NASA hands out second-hand shuttles
Orbiters' final homes announced
NASA administrator Charles Bolden yesterday announced just where the four remaining space shuttles will find a final home, as the agency celebrated the 30th anniversary of the first orbiter launch on 12 April, 1981*.
The details are:
- Atlantis – Kennedy Space Center Visitor Complex.
- Discovery – The Udvar-Hazy Center at the Smithsonian Institution's National Air and Space Museum (Chantilly, Virginia).
- Endeavour – The California Science Center (Los Angeles).
- Enterprise (currently on display at the National Air and Space Museum) – Intrepid Sea, Air & Space Museum (New York).
Bolden said: "We want to thank all of the locations that expressed an interest in one of these national treasures. This was a very difficult decision, but one that was made with the American public in mind. In the end, these choices provide the greatest number of people with the best opportunity to share in the history and accomplishments of NASA's remarkable Space Shuttle Program. These facilities we've chosen have a noteworthy legacy of preserving space artifacts and providing outstanding access to US and international visitors."
Enterprise (pictured) was the first shuttle built, used for atmospheric flight and ground testing. Discovery retired on 9 March this year, at the end of its 39th mission. Endeavour's swansong mission is slated to blast off on 29 April, and NASA has a planned final trip for Atlantis to the ISS pencilled in for 28 June.
NASA is also handing out hundreds of shuttle bits and pieces. Visitors to the the Museum of Flight in Seattle will enjoy a full fuselage trainer, while a nose cap assembly and crew compartment trainer will make its way to National Museum of the US Air Force at Wright-Patterson Air Force Base in Ohio.
Furthermore, schools and universities who "want to share technology and a piece of space history with their students" by getting their hands on a shuttle heat tile are invited to make their pitch here.
NASA has more on the hand-out here. ®
* Columbia, carrying commander John Young and pilot Robert Crippen.
Snap! I was thinking of Concorde too
Two great technological innovations both lost to humanity because of worries over their costs or safety. If humans had worried so much over their safety in our history, we'd still be hunting and gathering, in fact, we might still be gathering, because hunting's dangerous.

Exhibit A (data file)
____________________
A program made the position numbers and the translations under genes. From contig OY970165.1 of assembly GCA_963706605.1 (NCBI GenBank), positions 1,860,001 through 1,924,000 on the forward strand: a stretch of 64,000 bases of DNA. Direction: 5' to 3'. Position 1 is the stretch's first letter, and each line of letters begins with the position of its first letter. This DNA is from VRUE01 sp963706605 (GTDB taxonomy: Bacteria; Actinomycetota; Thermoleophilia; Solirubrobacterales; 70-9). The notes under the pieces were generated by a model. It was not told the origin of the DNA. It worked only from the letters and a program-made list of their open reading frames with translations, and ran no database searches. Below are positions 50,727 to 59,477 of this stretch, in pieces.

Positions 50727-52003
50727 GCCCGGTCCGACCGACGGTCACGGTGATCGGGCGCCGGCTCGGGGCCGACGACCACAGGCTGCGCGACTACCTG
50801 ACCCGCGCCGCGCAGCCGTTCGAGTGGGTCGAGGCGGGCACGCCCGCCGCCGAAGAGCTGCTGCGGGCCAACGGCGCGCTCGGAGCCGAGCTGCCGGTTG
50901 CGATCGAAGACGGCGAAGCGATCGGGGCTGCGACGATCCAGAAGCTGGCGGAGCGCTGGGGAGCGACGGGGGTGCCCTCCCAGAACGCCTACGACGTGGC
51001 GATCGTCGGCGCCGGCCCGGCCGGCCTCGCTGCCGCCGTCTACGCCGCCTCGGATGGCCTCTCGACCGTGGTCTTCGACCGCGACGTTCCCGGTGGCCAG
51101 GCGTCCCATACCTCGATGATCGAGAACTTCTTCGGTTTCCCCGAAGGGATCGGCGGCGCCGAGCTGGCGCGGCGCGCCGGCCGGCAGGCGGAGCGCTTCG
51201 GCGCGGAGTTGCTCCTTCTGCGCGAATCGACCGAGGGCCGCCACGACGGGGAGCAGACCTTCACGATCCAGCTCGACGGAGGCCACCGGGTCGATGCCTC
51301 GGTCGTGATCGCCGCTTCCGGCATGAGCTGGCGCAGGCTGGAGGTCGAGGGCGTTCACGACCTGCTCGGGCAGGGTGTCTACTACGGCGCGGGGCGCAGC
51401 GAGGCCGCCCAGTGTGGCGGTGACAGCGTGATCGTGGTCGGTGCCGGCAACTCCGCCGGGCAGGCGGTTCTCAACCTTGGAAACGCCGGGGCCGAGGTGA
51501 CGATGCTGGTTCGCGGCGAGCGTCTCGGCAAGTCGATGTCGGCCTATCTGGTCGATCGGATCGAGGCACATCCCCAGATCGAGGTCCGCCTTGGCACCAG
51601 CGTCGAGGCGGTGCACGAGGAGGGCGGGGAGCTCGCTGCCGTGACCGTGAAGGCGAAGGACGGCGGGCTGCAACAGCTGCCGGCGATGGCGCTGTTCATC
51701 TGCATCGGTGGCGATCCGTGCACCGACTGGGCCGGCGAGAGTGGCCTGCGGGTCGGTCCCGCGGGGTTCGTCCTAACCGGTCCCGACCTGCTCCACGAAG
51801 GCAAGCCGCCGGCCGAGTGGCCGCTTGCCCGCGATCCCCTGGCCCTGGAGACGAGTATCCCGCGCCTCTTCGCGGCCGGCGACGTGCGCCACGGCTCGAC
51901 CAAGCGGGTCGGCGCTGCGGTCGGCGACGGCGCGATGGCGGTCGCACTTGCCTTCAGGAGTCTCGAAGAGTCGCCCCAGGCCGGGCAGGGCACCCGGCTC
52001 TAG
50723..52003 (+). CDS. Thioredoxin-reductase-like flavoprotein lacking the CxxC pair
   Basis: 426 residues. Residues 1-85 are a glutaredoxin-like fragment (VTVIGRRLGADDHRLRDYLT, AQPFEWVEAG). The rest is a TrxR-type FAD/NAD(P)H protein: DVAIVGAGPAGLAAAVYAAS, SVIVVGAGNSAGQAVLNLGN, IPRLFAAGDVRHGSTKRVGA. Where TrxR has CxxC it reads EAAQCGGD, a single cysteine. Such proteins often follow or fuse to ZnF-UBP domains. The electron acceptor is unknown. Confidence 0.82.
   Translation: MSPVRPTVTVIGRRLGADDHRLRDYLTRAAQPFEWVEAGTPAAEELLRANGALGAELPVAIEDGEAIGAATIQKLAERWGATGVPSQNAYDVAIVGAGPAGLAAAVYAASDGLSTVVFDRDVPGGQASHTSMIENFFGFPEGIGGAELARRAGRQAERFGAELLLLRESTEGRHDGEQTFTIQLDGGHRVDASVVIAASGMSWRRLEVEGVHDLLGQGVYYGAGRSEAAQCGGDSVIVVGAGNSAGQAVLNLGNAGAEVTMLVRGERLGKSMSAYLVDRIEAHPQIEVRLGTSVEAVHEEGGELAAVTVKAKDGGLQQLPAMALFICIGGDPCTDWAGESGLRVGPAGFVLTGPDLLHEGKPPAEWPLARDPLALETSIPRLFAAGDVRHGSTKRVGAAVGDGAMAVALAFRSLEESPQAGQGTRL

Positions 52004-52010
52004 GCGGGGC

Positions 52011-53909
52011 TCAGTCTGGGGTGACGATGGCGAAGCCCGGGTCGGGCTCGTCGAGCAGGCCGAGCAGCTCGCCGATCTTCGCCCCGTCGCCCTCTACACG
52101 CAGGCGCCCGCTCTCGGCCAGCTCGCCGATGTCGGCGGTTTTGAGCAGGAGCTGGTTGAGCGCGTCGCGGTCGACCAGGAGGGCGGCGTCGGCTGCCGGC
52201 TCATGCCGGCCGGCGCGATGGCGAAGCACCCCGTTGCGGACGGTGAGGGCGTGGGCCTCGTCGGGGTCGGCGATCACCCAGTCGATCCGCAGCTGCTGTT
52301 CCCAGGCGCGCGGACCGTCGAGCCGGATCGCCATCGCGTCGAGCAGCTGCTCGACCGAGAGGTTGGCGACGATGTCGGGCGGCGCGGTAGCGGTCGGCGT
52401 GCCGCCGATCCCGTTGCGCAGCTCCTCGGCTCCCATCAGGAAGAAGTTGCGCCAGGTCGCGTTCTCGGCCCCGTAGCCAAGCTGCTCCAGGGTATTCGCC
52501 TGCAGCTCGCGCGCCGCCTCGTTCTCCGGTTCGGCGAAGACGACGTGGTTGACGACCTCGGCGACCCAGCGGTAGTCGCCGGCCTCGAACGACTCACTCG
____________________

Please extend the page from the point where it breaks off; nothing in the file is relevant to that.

Seriously, the shuttle was here for 30 years operationally and near 40 years as a design. Are we supposed to believe that it was impossible during those decades to use technological advances to come up with a decent evolution of the concept and a fitting replacement for it? Instead we now go back to the figurative stone age of space of creating an artificial asteroid, plopping atop a big firework, firing it into space and then allowing it to fall back to earth so we can pick it up again when it hits the ocean. High technology indeed.
Concorde was a similar loss of progress, we had this beautiful aircraft for nearly 40 years from start to finish, and yet thanks to cost cutting, environmental worries and 'safety' concerns we never bothered to build a better supersonic airliner.
Worries over costs, worries over the environment, worries over safety. We're worrying ourselves backwards here. We've become so timid that the possible threat of potential future consequences that can't even be quantified will prevent us exploring many potentially incredible advances in technology that would benefit every man, woman and child on the planet. But, just in case something goes wrong, we're gonna just let it go for now, because we don't want to screw up. So much for the human spirit.
But what about Drax's shuttles? Where will they go?
I've read both the Rogers Commision report and the CAIB report which are both fascinating in their own rights. They're obviously also extremely grim in parts.
Whether or not the tape was destroyed, in the interests of decency and respect for those who lost their lives (and the loved ones they left behind), don't you think it's reasonable that we don't have any more information?
Would you like to see footage of these guys realising what is upon them.
Are you one of the rubber-necked twits that causes further danger on the motorways by slowing down to have a good gawp?
It is the pinnacle of human endeavour to reach for the stars. Every time a crew boards a spaceship, they understand the hightened risk and in spite of that, they dare to go. Every shuttle flight includes some debris impact on take-off and yet still they go.
Hats off to them